SO YOU THINK, a two-time winner of the Cox Plate,  was equine royalty in Australia before he was shifted from trainer Bart Cummings to Ballydoyle in Ireland. Despite his victories in Great Britain, can we say that we really saw the true So You Think?

SO YOU THINK, a two-time winner of the Cox Plate, was equine royalty in Australia before he was shifted from trainer Bart Cummings to Ballydoyle in Ireland. Despite his victories in Great Britain, can we say that we really saw the true So You Think?

From the beginning, the primary goal in breeding thoroughbreds in AUS + NZ was to get individuals who combined strength and endurance. If they also had speed, that was a bonus. None of this was made easy in the 1800’s by a steady influx of British governors who either countenanced or reviled horse racing, banning it when the latter was true. Despite the interruptions caused by racing bans, classic races were set up in AUS over distances of 1.5 -3+ M as a means of culling out horses who didn’t meet the breeding criteria. In 2014, with the advent of a market demanding speed and precocity, many races have been pruned down to shorter distances, although the greatest of the classic races, notably the Melbourne, Sydney, Brisbane and Caulfield Cups, the AJC and VJC Derbies and AJC Oaks, are still contested at distances from 1.5-2+ M. (And just as there are those who despair at the change in thoroughbred tastes in North America, Great Britain and elsewhere, so the trend has been decried in AUS + NZ.)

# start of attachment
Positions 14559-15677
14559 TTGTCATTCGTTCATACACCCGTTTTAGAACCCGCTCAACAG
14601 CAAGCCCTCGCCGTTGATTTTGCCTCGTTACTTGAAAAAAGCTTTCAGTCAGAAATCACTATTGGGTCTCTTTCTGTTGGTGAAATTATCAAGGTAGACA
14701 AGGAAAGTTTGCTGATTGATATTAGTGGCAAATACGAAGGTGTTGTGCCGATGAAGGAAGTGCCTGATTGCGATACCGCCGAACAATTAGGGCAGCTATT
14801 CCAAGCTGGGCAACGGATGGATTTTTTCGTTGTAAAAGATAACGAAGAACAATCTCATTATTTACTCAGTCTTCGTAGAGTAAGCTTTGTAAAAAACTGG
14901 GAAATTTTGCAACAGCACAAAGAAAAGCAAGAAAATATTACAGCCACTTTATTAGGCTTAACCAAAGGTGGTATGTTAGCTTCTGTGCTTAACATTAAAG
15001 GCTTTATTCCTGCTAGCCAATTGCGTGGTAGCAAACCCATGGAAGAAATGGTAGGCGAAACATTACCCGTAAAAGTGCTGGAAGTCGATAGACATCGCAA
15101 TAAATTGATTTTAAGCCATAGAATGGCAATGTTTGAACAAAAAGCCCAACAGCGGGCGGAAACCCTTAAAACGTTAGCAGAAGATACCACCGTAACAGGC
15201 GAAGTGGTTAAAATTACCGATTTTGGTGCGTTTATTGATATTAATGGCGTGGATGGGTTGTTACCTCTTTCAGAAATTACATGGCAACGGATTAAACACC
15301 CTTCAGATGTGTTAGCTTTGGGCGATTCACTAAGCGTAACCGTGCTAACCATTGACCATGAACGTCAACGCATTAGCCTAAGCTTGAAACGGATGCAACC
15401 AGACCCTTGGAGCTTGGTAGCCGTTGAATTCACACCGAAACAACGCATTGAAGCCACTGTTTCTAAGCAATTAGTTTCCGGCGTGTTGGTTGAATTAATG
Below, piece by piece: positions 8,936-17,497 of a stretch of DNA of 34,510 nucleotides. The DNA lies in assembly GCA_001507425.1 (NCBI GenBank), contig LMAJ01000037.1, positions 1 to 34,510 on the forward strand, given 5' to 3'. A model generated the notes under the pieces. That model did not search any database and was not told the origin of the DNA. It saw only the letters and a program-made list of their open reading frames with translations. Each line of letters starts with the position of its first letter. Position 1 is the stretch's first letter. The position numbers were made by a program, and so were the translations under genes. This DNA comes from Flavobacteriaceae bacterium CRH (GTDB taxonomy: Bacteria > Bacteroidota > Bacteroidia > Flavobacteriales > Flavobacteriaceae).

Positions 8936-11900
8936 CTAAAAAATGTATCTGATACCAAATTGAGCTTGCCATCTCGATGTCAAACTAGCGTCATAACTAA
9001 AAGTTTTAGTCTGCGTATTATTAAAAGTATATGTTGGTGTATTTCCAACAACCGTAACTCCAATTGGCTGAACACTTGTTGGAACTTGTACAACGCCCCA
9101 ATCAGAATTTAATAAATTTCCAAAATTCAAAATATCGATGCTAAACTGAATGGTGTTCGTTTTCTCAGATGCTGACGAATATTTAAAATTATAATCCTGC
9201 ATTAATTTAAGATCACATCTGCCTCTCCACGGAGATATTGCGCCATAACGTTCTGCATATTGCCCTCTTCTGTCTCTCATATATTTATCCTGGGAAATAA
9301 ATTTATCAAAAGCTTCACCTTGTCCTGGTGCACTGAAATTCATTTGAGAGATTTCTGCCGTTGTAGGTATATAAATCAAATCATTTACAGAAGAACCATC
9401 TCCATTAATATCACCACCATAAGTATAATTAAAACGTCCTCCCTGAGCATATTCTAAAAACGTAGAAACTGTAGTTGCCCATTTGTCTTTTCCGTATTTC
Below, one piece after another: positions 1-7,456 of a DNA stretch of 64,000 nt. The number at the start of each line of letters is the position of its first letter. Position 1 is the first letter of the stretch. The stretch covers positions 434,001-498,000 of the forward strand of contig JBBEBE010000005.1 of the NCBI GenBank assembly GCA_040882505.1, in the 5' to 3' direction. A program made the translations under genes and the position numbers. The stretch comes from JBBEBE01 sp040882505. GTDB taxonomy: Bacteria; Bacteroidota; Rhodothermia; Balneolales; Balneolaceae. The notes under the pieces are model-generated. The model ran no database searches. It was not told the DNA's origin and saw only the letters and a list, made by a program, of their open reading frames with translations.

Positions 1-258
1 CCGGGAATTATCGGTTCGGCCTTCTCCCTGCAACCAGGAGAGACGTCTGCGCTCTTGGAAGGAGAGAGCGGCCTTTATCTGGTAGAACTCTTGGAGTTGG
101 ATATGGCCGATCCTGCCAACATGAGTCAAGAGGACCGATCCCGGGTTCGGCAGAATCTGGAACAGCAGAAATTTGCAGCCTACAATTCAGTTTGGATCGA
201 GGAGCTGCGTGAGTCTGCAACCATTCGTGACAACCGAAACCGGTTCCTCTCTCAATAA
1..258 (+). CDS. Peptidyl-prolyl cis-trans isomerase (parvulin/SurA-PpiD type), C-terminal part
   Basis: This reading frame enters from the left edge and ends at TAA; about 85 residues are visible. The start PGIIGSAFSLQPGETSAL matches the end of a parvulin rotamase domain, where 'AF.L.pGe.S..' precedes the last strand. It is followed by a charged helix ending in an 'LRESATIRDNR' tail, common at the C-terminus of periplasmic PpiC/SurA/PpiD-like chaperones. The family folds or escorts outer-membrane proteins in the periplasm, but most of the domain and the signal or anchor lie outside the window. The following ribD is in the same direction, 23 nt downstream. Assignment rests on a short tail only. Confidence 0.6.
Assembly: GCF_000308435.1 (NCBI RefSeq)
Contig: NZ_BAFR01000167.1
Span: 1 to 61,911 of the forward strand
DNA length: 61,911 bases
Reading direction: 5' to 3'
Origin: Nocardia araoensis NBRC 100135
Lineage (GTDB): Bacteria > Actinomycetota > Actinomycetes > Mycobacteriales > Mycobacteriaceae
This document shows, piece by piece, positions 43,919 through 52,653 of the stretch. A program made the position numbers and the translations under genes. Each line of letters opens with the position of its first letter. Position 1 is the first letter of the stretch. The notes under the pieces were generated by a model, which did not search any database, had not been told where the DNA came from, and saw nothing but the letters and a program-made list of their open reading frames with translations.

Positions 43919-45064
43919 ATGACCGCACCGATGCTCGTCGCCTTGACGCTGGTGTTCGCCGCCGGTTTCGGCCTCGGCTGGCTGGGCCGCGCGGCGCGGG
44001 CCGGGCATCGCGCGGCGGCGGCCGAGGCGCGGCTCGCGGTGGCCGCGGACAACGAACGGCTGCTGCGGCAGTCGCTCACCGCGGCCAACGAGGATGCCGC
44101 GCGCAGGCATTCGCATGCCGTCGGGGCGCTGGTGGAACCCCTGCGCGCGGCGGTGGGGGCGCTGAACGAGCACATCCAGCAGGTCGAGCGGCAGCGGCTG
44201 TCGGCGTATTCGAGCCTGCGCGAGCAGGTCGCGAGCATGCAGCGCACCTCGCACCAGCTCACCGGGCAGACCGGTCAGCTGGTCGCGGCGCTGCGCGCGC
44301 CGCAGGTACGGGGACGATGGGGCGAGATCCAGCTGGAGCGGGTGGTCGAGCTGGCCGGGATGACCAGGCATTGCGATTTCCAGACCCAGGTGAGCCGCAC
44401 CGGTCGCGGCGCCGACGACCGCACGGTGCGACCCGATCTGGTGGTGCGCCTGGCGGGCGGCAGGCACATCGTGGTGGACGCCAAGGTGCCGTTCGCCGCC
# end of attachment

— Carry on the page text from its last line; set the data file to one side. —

SKYLINE typifies the "look" of the AUS + NZ thoroughbred which focuses on solid and sensible.

Champion SKYLINE (1955) typified the “look” of the AUS + NZ thoroughbred which focuses on “solid and sensible.” However, with the recent appetite for speed, we are inclined to wonder if that “look” with its emphasis on stamina is undergoing a qualitative shift.

 

BEGINNINGS: AUSTRALIA

The first recorded instance of a thoroughbred to land in Australia (AUS), Rockingham (1790), arrived on a ship from the Cape of Good Hope in 1799.  His sire is not known for certain, but he is believed to be a son of another Rockingham (1781), a talented thoroughbred who raced in England. Precise details about the earliest thoroughbred imports are skewed by the fact that the earliest individuals in AUS linked to the development of the thoroughbred were either Arabians or mixed with Arabian blood, and this may well have been the case with Rockingham (1790). However, in 1802 the thoroughbred stallion Northumberland (nd) was imported directly from England, arriving in the company of Hector, an Arabian stallion. This would appear to indicate that the mix of different breeds — particularly that of the Arabian or “Persian” horse — was still popular amongst AUS breeders at this time and did, in fact, play a pivotal role in establishing the AUS + NZ thoroughbred breed. The first Thoroughbred mare of proven origin, Manto (1822), arrived in Sydney, AUS in 1825. The Godolphin Arabian appears in Manto’s fifth generation and her pedigree is spotted with the names of prominent early thoroughbreds, such as Woodpecker (1773), Diomed (1777), Herod (1758), Matchem (1748) and Marske (1760).